The legal battle between the members of Soundgarden and Chris Cornell's widow, Vicky Cornell, continues, but at least one bone of contention will not be part of the proceedings moving forward. The group has dropped counterclaims against Cornell after claiming earlier this year that they were tricked into performing at the "I Am the Highway: A Tribute to Chris Cornell" concert and disputing where the money for the event was used.

To recap, in 2019, Vicky Cornell filed suit against the band's living members and their business manager, alleging that they were trying to "strong-arm" her into giving them seven unreleased recordings Chris Cornell had made prior to his death by withholding royalties.

In May of 2020, the members of the band countersued Cornell, claiming that she doesn't actually own the recordings, but has physical possession of them as the band returned to her Cornell's laptop. They also made their claims about the benefit concert, alleging that the money was being used for personal purposes. The 2019 benefit raised $1.3 million, which was donated to the Chris and Vicky Cornell Foundation as well as the Epidermolysis Bullosa Medical Research Foundation.

The band also claimed that Cornell has been running the band's social media sites without permission. The three remaining Soundgarden members recently started up their own social media accounts under the moniker Nude Dragons, which is an anagram of Soundgarden that the band used as an alias when they returned in 2010.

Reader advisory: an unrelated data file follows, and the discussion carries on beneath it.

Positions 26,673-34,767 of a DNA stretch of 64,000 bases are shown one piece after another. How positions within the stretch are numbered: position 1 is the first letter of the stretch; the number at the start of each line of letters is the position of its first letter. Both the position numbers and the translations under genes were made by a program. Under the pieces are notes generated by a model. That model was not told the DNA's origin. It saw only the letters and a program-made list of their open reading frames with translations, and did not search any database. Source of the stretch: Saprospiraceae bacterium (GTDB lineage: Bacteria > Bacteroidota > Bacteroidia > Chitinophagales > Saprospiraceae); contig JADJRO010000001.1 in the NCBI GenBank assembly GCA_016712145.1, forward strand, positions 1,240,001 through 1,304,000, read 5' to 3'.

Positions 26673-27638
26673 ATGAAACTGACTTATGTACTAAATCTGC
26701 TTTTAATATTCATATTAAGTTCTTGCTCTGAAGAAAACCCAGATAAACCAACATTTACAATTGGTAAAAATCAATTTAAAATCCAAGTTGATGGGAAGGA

When the countersuit was filed, Cornell's lawyer Martin Singer told Billboard, "Every single penny of the proceeds generated by the concert were properly allocated and accounted for and their statements are not only false and defamatory but demonstrate the depths to which Chris’ former bandmates are willing to sink to tarnish his legacy."

Singer now tells The Hollywood Reporter, “When we threatened Soundgarden with the undisputed facts that their claims concerning Vicky Cornell and the Cornell Charitable Foundation were disgraceful and fabricated by requesting the court sanction them for their appalling conduct, they caved in and agreed to drop their claims. We were looking forward to having the court make Soundgarden and their attorneys accountable for their shameful conduct, but they instead backed off their meritless claims since they knew they would lose the Rule 11 motion, which is used in court to punish and deter parties and their attorneys from pursuing objectively frivolous claims."

On Wednesday (July 15), a stipulation allowed Soundgarden to amend their complaint. It states, "The sole purpose of filing the First Amended Counterclaims is to dismiss the Ninth and Tenth Causes of Action and certain related factual allegations relating to the January 16, 2019 charity concert: 'I am the Highway: A Tribute to Chris Cornell.'" Cornell's lawyers reportedly served a motion for Rule 11 sanctions against the band and its legal counsel on June 24.

According to the filing, the band still believes those claims were "well-founded" but they've agreed to voluntarily dismiss them "for reasons communicated" to Cornell's lawyers. Meanwhile, the legal dispute continues over who owns the unreleased Cornell recordings. The latest legal document filed can be viewed in full here.

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